The major flaw is subtle but potentially fatal. Suppose two distinct names mapped to the same string. When the attributes are extracted from the sorted strings, both strings are mapped to the same name, the second one in the original list. The returned list of names, then, does not contain one of the original names. Using sprintf rather than convert/string eliminates some of the collisions, however, it is still possible for two names to map to the same string. A simple example is escaped local variables, which can be readily generated with convert/local:

      lst := map(convert, [a,a], `local`):
      convert(lst, set);
To demonstrate that this really occurs convert the sorted list to a set.
      convert(Sort[3](lst), set);
Both flaws in SortNames[3] can be corrected by attaching the attributes to a list containing a string rather than the string itself. Unlike attributes attached to a string, attributes attached to a list (and most attributable objects) only affect that instance of the object; two lists that are otherwise identical but have separate attributes are different elements in Maple. This can be verified with
      lst := [1,2]:
      lst1 := setattribute(lst,1):
      lst2 := setattribute(lst,2):
      lst3 := setattribute(lst,2):
      map(evalb, [lst1=lst2, lst2=lst3]);
                                          [ false, true ]
Normally, enclosing elements of a list in lists requires providing a user-defined order function to sort to unpack and compare them, which reduces the advantage of this technique. However, sort takes the optional symbol lexorder[n] which tells it to lexically compare the n'th element of each sublist. The following procedure does just that, using n=1.
      SortNames[4] := proc(names :: list)
      local n;
         map(attributes, sort([seq](setattribute([sprintf]("%a",n),n)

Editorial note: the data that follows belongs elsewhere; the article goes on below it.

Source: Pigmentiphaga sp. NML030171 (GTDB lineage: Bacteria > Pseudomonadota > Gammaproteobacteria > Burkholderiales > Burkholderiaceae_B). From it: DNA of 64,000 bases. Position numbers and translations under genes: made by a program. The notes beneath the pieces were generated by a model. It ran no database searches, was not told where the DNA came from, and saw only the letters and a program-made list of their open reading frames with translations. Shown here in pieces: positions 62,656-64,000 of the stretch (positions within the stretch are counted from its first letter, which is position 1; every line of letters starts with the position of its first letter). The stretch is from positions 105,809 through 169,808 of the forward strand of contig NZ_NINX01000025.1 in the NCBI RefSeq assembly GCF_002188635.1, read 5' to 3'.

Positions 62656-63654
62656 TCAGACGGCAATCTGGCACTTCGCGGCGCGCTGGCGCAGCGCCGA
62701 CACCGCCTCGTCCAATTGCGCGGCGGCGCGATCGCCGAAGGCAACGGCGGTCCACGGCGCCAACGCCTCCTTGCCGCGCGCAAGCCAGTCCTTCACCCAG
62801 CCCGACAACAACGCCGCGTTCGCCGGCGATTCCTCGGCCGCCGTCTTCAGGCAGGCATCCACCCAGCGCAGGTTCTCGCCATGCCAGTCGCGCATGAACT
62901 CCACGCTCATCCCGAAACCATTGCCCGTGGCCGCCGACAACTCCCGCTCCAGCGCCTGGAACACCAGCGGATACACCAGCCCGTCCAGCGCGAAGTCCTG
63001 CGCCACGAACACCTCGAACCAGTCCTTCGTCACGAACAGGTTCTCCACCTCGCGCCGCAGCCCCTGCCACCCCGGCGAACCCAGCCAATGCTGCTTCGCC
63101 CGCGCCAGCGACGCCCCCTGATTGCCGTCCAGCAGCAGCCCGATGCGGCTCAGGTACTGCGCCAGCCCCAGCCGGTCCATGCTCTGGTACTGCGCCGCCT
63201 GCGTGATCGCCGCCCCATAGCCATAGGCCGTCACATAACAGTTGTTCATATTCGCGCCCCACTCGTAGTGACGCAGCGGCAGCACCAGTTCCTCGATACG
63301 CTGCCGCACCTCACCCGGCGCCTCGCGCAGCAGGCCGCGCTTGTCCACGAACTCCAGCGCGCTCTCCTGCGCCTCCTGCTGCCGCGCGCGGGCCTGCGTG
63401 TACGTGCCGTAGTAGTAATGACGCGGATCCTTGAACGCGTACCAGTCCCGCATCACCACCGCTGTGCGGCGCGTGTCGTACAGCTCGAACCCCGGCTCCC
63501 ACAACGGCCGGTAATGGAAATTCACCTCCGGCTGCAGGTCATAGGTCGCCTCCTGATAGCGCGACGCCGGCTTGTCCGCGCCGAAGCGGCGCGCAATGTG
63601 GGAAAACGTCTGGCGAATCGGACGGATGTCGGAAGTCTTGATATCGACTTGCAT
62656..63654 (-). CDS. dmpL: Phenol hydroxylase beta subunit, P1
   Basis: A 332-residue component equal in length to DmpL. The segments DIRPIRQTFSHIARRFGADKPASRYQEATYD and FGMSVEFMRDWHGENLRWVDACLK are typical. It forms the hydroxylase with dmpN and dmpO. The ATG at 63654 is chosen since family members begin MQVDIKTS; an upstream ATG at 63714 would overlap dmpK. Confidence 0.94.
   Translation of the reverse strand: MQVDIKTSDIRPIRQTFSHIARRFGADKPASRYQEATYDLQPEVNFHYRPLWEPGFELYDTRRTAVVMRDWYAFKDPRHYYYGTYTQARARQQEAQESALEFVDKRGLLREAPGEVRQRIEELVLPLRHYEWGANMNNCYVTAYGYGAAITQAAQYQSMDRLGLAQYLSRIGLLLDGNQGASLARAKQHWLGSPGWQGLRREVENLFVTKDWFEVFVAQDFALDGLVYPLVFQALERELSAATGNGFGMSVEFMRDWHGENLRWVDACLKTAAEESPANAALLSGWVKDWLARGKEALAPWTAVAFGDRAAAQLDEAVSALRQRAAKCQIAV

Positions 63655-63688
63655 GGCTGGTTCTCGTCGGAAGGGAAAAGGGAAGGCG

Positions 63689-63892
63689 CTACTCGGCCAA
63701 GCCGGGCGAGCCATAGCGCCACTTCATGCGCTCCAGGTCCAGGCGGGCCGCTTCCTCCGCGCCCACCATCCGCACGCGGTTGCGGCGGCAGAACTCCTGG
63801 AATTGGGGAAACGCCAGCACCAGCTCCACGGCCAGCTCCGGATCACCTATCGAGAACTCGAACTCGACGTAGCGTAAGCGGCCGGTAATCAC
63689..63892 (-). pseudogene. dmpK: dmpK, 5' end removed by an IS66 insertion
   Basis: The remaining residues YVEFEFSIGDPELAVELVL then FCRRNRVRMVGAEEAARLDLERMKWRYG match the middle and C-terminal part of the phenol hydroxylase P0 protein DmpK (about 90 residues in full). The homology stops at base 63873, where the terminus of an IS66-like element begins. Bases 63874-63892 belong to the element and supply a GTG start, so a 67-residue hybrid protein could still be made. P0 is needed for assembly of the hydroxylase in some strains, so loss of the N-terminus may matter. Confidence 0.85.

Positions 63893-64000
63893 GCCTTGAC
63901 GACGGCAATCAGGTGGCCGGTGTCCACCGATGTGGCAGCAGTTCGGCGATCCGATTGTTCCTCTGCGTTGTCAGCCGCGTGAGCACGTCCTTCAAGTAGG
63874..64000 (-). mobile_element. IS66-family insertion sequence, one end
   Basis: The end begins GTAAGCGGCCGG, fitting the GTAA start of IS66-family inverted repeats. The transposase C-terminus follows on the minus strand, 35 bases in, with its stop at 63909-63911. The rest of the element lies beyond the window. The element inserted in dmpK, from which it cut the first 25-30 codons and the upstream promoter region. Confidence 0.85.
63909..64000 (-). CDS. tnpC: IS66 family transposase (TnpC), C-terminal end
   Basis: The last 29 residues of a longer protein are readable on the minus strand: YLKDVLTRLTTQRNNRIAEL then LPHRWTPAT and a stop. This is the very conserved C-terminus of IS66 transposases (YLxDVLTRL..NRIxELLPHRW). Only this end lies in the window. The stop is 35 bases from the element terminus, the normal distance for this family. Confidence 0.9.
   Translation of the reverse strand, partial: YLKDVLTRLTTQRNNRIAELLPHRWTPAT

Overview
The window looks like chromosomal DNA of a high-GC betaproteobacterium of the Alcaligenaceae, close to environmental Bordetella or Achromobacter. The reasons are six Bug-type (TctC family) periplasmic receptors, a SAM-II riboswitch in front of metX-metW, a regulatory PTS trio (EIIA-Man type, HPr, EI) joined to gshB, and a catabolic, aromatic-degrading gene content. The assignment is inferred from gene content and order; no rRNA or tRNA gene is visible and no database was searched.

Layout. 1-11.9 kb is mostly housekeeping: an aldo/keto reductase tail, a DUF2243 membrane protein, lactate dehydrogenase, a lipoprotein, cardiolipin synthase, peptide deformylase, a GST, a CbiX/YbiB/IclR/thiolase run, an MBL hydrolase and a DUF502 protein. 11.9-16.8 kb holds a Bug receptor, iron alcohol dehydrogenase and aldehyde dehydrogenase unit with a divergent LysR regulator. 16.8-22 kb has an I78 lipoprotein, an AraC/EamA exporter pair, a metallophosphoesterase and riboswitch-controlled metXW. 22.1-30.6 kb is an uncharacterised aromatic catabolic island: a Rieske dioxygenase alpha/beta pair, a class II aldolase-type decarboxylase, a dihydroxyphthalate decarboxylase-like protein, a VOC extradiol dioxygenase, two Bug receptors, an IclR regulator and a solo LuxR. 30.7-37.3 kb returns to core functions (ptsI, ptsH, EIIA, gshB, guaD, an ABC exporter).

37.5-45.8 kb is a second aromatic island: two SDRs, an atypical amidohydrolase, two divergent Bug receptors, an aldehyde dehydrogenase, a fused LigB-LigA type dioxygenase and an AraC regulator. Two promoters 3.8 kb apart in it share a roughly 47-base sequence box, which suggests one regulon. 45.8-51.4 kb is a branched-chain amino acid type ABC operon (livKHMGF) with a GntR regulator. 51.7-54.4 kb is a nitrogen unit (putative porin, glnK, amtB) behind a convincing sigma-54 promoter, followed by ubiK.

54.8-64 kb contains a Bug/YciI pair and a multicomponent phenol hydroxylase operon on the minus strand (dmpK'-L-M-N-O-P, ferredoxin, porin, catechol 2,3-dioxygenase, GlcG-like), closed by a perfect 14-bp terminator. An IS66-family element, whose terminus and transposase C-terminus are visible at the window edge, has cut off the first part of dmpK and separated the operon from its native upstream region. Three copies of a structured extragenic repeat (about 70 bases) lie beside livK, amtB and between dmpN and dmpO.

, n = names)
                              , 'lexorder'[1]));
      end proc:
Demonstrate that this fixes the collision problem.
      convert(SortNames[4](lst), set);
The procedures discussed convert names to strings and then sort the strings. Another option is to convert names to symbols and sort the symbols. The Maple procedure convert/symbol may be used to convert names (and other expressions) to symbols. However, the distinct names a[1] and `a[1]` get mapped to the same symbol. To avoid that, we can use convert/local, which maps each name to a distinct symbol.
      SortNames[5] := proc(names :: list)
      local n;
          map(attributes, sort([seq](setattribute(convert(n,'`local`'),n)
                                     , n = names)));
      end proc:
      convert(SortNames[5](lst), set);
The goal was to create a procedure that rapidly sorts any permutation of a list of names into a session-independent, repeatable, sorted order. The results, SortNames[4] and SortNames[5], do not quite meet that goal. If the list of names contains names that lexically match but are different (escaped local variables) then the resulting order of those names is identical to their relative input order. Otherwise those procedures work as required. This is a relatively benign failure; furthermore it is not clear it can be be avoided. As shown in the following table, using attributes (cases 3-5) is substantially faster and uses less memory than providing a user-defined order function to sort (cases 1-2). SortNames[4], which uses lists to avoid string collisions, is slighter slower, but more robust, than SortNames[3], but faster than SortNames[5], which uses symbols. SortNames[4] is the best overall choice.
      $ tmaple sort-names.mpl

	Compare performance of sorting names.
	Each test sorts the same list of 50 names of 5 characters 500 times.

	time (s)  used (MB)  alloc (MB)  gctimes  proc
	--------  ---------  ----------  -------  ----
	  2.28     54.70       36.12         2    SortNames[1]
	  3.73     47.19       35.93         2    SortNames[2]
	  0.40      4.90        3.44         1    SortNames[3]
	  0.46      6.25        3.50         1    SortNames[4]
	  0.60     10.63        6.56         1    SortNames[5]
The table was generated using custom tools for accurately and repeatably measuring the time and memory usage of Maple procedures. They shall be the subject of another article.